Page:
Sometimes the unplanned, spur-of-the-moment trips are up there with the best… Don’t you think? Last weekend, after a night at the Lake of Menteith, we drove west beside the flat lands of the River Teith before parking up at Doune Castle. Hidden in a hunk of green leaves beside the water, we felt like we’d stumbled upon a gem. Which actually, we kind of had.
I’d done no research before we rocked up at this castle. Literally. I didn’t know about either its Scottish history or its pop culture notoriety; I had no knowledge of its unrivalled great hall or its famous cameos in Monty Python, Game of Thrones or the Outlander series. It had just caught my eye on our Ordnance Survey map… and here we were!
Along with being pretty famous on the small screen, Doune has some of the best preserved rooms of all Scotland’s castles. This is largely thanks to Robert Stewart, also known as the First Duke of Albany or ‘Scotland’s uncrowned king’, who owned the castle in the fourteenth century and made it what it was. Up the path and under the drawbridge, our shoes slipping on the cobbles like infiltrators, we picked up an audio guide in the castle shop. Narrated by Monty Python’s Terry Jones (not that they’re milking that link, or anything!) the guide provides immersive and informative commentary on the castle’s many alcoves.
There were three areas of Doune which particularly stood out for me. The first — which we accessed from a narrow, shallow staircase in the courtyard — was the kitchen and servery. Two rooms joined by a massive arch (the former serving hatch), it was easy to imagine the heat from the fireplace filling this large space. We wandered over to the window, listening to Terry Jones on the audio guide as he explained how the gashes in the stone were made by kitchen staff sharpening their utensils. Stepping into the shadows of the past always triggers some existential thoughts. I wonder what they would think of our world?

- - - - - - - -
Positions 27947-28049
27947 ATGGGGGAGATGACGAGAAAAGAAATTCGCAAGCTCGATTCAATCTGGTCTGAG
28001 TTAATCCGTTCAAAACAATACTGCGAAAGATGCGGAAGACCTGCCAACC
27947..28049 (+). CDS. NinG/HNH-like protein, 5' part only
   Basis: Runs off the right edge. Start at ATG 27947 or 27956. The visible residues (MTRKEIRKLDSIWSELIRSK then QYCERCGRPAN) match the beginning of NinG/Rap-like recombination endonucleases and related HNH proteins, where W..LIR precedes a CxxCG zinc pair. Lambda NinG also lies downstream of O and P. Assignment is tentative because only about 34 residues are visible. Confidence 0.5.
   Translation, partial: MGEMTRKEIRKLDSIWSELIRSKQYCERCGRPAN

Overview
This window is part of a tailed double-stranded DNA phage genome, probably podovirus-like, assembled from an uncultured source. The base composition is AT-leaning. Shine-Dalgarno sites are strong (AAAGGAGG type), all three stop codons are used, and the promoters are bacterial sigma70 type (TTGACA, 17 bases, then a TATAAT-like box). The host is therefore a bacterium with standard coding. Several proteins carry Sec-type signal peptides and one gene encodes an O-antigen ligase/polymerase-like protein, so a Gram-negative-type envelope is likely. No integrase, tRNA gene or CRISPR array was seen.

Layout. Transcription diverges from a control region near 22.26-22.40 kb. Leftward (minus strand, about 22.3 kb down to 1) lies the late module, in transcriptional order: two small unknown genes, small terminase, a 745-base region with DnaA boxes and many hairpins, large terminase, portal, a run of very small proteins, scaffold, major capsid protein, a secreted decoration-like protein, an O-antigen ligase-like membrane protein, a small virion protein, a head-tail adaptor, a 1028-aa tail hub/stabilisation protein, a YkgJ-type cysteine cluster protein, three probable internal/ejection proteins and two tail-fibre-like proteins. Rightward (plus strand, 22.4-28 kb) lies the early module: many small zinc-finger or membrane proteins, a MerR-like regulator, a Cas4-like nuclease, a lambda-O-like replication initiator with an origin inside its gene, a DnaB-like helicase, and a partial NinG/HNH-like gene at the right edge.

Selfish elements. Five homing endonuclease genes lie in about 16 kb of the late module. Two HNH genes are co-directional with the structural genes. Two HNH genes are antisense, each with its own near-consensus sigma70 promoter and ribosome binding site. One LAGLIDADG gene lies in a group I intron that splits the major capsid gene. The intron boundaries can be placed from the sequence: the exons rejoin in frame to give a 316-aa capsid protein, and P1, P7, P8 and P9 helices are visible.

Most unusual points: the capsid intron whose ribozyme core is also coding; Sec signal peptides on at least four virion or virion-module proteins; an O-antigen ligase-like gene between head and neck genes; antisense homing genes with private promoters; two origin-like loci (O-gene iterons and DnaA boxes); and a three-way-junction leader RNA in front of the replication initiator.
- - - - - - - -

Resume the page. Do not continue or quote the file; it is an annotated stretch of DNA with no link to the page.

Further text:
Just adjacent to the servery was the impressive great hall. With the yellow light dripping in through the parallel windows, and the long stretch of space, it felt almost like a place of worship. In a sense it was, as this was where the Duke would host his own form of reverence: partying. He and the Duchess would sit at the far end of the hall, enjoying the chatter and roar of the fire whilst music played from the gallery.
Guests wouldn’t just be treated to entertainment, though. They would also be lodged in some of the castle’s best rooms, high above the kitchen. We loved exploring these chambers, squeezing ourselves up small spiral staircases to reach the most luxurious accommodation in the castle: the Royal Apartments. One particularly — above the ‘central heating’ or kitchen fireplace — was particularly illustrative of how people lived in medieval times. A suite of three rooms, the first (and biggest) would be an entertaining space for the guest to play cards or music in; the second was a bedroom; and the third was a ‘privy’ or toilet. Although there was a wooden toilet seat, any waste would drop directly to the ground below for some poor soul to clean up. Don’t think I’d want that job…
There’s so much to see at the castle — the battlements, the old chapel alcove, the cellars and the wide courtyard — but we concluded our visit with a wander around the castle walls. With the soft singing of the river below, and views (on a clear day!) towards Ben Lomond, you can see why this spot has been a constant fortification site since the Roman days. We gathered it may also be a pretty sweet place for a picnic… There’s always next time!